Bank of America Corp. on Oct. 19 reported a $9.87 billion loss in its card services business after taking a goodwill charge of $10.4 billion to prepare for Dodd-Frank and a 2009 law aimed at cracking down on predatory credit cards. The Charlotte, North Carolina-based bank estimated the new laws could slash as much as 80 percent of debit-card revenue.
Card issuers such as Bank of America and retailers including Wal-Mart Stores Inc. and Target Corp. are waiting for the Fed to write new rules authorized under Dodd-Frank that would cut the so-called interchange fees that issuers charge businesses for each transaction. Rate cuts of about 50 percent are possible, which would hurt issuers but help retailers, who lobbied for the change.
The Republican takeover may allay issuers’ fears that Congress will continue to pass financial regulatory legislation, said Alison Williams, a Bloomberg Research analyst.
“The worry is that the Fed is going to be regulating debit interchange rates, and next the government will come after credit-card interchange rates,” she said in an interview. “If Republicans win a majority, it’s a lot less likely to happen.”
Both Democrats and Republicans have signaled willingness to modify the derivatives section of the Dodd-Frank law, which expands oversight of a market faulted for fueling the 2008 financial crisis. Frank, who helped craft the legislation, said a “technical fix” is needed on language that would determine which firms would be required to post margin or capital for transactions that don’t move through a clearinghouse.
Republicans including Representative Ed Royce of California say this is also a priority for them.
“Thousands of American businesses, from airlines to farmers, will find it more expensive to legitimately hedge market risk,” said Royce, a member of the Financial Services Committee. “The committee must ensure businesses that had nothing to do with the crisis are not unnecessarily punished.”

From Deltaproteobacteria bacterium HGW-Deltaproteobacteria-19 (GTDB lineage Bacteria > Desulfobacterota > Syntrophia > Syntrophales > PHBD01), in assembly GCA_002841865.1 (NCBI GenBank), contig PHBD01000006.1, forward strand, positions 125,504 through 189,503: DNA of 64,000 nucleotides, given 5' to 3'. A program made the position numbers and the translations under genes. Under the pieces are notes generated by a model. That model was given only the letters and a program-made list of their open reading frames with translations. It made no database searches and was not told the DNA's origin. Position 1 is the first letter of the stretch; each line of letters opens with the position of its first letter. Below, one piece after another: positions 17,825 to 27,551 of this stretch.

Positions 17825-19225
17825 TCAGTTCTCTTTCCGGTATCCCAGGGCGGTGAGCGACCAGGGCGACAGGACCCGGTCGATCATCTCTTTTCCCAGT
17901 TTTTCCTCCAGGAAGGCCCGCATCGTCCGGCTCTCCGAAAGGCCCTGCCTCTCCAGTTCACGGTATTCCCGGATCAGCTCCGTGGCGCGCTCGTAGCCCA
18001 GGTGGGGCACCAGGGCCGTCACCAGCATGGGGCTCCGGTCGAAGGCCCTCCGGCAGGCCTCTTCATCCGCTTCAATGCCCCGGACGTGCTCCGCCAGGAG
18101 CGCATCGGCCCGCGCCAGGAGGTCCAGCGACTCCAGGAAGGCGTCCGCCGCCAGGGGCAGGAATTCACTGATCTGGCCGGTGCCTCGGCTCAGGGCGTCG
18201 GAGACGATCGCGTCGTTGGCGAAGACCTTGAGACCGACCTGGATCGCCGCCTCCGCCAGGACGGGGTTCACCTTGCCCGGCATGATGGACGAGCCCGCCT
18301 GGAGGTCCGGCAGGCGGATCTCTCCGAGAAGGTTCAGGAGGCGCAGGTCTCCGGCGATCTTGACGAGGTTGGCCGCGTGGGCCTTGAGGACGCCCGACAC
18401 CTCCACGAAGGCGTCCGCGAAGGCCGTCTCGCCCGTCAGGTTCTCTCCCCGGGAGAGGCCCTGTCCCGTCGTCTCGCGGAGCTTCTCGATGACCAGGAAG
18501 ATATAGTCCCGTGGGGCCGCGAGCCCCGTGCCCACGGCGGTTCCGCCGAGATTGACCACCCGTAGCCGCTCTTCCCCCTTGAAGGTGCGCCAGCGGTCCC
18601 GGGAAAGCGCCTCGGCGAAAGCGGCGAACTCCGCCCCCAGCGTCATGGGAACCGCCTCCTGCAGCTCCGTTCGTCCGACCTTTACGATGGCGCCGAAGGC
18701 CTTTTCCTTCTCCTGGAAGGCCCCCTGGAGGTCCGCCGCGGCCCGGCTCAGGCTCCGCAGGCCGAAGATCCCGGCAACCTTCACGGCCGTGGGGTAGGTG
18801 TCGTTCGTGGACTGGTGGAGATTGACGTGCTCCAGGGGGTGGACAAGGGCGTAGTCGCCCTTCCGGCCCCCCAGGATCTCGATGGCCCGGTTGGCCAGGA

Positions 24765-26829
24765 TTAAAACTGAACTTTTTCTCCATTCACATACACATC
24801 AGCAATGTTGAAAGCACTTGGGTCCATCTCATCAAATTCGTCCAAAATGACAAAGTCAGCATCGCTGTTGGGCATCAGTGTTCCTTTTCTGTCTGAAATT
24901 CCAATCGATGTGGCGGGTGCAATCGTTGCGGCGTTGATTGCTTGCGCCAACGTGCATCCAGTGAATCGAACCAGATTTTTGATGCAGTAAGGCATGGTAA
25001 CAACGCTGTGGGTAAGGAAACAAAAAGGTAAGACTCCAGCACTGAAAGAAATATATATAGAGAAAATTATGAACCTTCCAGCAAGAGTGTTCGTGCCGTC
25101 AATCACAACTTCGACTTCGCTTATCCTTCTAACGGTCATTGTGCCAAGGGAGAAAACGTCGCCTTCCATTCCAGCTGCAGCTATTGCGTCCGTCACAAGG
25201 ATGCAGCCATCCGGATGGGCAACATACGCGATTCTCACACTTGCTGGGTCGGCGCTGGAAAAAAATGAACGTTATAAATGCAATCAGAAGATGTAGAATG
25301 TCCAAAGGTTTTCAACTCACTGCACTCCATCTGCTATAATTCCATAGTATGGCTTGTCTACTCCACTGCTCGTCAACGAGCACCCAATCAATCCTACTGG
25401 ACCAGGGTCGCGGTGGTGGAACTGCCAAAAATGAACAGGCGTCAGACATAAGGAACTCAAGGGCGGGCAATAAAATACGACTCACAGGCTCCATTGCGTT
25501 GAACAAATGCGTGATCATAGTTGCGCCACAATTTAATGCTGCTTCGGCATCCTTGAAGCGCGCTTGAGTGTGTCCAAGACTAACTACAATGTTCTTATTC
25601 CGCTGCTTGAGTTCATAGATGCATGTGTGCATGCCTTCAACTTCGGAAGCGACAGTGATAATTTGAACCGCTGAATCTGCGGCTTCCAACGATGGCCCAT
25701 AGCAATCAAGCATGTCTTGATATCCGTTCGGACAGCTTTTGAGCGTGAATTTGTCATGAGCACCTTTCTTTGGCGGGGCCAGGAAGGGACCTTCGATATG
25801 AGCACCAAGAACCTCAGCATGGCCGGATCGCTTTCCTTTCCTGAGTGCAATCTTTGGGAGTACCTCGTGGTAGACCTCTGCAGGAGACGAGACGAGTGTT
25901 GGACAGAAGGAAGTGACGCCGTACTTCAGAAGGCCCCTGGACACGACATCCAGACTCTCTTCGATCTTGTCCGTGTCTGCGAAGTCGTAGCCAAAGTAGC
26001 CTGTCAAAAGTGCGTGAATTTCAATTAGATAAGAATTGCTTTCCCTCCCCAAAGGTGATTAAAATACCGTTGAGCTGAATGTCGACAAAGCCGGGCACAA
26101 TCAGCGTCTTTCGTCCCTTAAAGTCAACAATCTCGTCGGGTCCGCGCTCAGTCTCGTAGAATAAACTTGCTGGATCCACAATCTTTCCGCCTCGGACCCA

Derivatives changes could benefit Wall Street banks such as Goldman Sachs and JPMorgan, which lobbied against the rules when they were being considered. Those companies have been regular visitors to the CFTC and Securities and Exchange Commission as the agencies attempt to craft the final rules, according to meeting disclosures posted on the agencies’ websites.
U.S. commercial banks held derivatives with a notional value of $223.4 trillion in the second quarter, according to the Office of the Comptroller of the Currency. Those banks reported trading revenue of $6.6 billion in the quarter, a gain of 28 percent from the same period a year earlier.
Derivatives are financial instruments based on the value of another security or benchmark. Congress took aim at the industry after soured trades on mortgage derivatives tipped the U.S. economy into the deepest recession since the 1930s.
Technical amendments or broader changes to derivatives legislation will hinge on the level of partisanship in the new Congress, and partisan tensions may make for rough going, at least initially, analysts say.
“It is natural for new majorities to over-interpret their mandate,” said William A. Gallston, a former policy adviser to President Bill Clinton who is now an analyst on congressional politics. “I just hope we end up toward the end of 2011 with a recognition that the choice is reduced to gridlock or cooperation.”
After the biggest overhaul of financial regulations in more than seven decades, a legislative stalemate may be just fine with investors and financial companies, Williams said. “In general, investors just want gridlock so the government will be less of a threat,” she said.